Mauricio Kagel is a favorite composer of mine. After discovering his "Compass Rose" pieces a few years ago I have gone both backward (to his electronic and his Cage-inspired works) and forward (to "Trio in drei Satzen," "R-r-r-r-r," and others). For my tastes, his vocal works succeed less well than his purely instrumental pieces, and small ensembles (salon orchestra-size down to trios) are where he excells. This may be an unfair generalization, but this CD only reinforces it.
Kagel has written a number of vocal works which involve disarticulating words or phrases, removing them from their original context or language and treating them as nearly pure sound. (Kagel is very aware of modern theories of language, and knows they still keep some associations, and he intends it as part of the affect of his works.) "Quirinus' Liebeskuss" grew out of an impulse to isolate short exclamatory words and use them as the text for a vocal work. Instead, he discovered this poem, made up almost entirely of lists of individual words. The result, like his "Schwarzes Madrigal" (a sung list of African place names, most mispronounced) is interesting, but little more. And, as Kagel himself notes, "Quirinus" is closely related to the third piece here, "Doppelsextett," in that the choirs in one and the instruments in the other "alternate rapidly in an incessant dialogue, as if giving commentaries on commentaries in an endless spiral." This, too, is interesting, even arresting at times, but before its 21 minutes are through I find my attention wandering.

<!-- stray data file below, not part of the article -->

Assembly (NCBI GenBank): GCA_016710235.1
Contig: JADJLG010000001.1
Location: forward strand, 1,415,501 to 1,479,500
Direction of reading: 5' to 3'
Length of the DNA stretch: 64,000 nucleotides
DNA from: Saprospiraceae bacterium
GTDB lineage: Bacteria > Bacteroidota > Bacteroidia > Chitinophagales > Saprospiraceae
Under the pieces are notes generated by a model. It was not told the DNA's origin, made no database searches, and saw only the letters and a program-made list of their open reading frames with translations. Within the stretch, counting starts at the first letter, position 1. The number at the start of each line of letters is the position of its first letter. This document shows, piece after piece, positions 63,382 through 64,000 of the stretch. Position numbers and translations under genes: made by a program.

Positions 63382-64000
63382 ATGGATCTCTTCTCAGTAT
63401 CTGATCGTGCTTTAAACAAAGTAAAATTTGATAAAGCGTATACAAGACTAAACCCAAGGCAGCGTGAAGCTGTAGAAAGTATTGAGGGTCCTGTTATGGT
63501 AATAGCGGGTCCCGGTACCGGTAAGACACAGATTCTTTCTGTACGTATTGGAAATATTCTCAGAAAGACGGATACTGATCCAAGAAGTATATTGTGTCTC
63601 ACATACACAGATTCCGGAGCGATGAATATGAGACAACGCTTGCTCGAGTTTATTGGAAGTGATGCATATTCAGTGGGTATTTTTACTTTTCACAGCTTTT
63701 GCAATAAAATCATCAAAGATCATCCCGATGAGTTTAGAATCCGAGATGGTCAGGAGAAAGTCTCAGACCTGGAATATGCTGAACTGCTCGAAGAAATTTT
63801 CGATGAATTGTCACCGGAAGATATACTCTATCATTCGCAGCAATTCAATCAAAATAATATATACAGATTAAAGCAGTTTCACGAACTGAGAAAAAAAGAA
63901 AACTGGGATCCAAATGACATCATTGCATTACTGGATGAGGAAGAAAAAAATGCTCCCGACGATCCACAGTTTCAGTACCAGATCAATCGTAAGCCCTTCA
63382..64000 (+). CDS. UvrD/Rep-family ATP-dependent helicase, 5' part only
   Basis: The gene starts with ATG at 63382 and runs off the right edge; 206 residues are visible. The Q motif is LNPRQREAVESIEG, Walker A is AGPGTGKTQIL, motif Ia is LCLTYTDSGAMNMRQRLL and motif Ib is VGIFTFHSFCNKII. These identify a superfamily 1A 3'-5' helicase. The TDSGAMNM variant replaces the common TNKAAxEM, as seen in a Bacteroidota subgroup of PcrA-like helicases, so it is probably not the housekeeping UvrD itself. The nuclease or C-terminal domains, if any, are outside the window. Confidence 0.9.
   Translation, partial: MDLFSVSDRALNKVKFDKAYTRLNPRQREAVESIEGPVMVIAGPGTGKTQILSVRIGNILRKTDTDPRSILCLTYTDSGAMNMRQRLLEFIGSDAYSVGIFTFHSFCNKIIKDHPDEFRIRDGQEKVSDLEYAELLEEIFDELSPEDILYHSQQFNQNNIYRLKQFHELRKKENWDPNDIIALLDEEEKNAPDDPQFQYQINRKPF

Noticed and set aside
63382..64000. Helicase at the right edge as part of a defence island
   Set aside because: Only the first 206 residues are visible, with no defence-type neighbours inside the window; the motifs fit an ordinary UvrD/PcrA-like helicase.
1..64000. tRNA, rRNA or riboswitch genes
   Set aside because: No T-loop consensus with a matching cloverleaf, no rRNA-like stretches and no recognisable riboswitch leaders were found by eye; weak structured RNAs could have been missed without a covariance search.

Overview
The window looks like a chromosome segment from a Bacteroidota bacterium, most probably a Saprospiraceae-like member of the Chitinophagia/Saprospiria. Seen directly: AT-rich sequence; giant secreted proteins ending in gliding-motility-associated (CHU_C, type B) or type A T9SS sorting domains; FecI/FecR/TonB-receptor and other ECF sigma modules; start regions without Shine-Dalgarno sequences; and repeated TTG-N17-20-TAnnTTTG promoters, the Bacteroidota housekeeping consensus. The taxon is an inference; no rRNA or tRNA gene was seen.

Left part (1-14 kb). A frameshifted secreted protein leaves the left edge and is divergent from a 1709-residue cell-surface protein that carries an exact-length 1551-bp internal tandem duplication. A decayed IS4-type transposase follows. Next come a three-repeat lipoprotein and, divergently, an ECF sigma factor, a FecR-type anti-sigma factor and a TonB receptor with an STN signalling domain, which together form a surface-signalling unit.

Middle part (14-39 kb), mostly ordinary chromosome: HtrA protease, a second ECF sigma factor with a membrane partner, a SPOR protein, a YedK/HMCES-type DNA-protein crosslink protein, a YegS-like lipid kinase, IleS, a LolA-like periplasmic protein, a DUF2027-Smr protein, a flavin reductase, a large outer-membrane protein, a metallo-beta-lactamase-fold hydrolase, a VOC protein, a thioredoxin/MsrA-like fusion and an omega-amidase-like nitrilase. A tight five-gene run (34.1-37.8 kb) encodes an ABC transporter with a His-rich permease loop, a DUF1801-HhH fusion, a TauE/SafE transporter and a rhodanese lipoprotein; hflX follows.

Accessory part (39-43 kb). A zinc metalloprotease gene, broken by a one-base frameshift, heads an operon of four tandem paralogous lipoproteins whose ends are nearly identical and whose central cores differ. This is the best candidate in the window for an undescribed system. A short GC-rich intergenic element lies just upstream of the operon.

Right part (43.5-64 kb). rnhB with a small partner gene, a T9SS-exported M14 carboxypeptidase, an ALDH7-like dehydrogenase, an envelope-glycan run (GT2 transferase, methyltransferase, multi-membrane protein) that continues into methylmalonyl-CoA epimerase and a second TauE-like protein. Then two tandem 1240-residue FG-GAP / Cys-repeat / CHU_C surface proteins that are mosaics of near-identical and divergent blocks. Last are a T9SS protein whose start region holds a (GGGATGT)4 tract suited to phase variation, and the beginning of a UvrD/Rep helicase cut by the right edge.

Still, everyone interested in the best of contemporary orchestral music will want to own this CD, for the wonderful "Serenade." This is a trio for guitar/banjo/mandolin and ukelele player; flutist (which to my ears includes shakuhachi); and percussionist. As usual with Kagel, the percussionist plays an unusually wide range of instruments: here including a bottle containing small steel balls, a toy piano, and even "Bag with flowers" (I don't believe I hear this, though). "Serenade," which clocks in at over 23 minutes (every one of them fascinating) is by turn pointillist, percussive, hocket-like, and rapturous via unexpected tone combinations. Jazz composer/keyboardist Joe Zawinul once described the sounds he produced from his synthesiser as "the sounds of native instruments we have not yet discovered." Kagel here presents a serenade made up of the sounds of a kind of natural romance we have not yet named, but certainly can feel.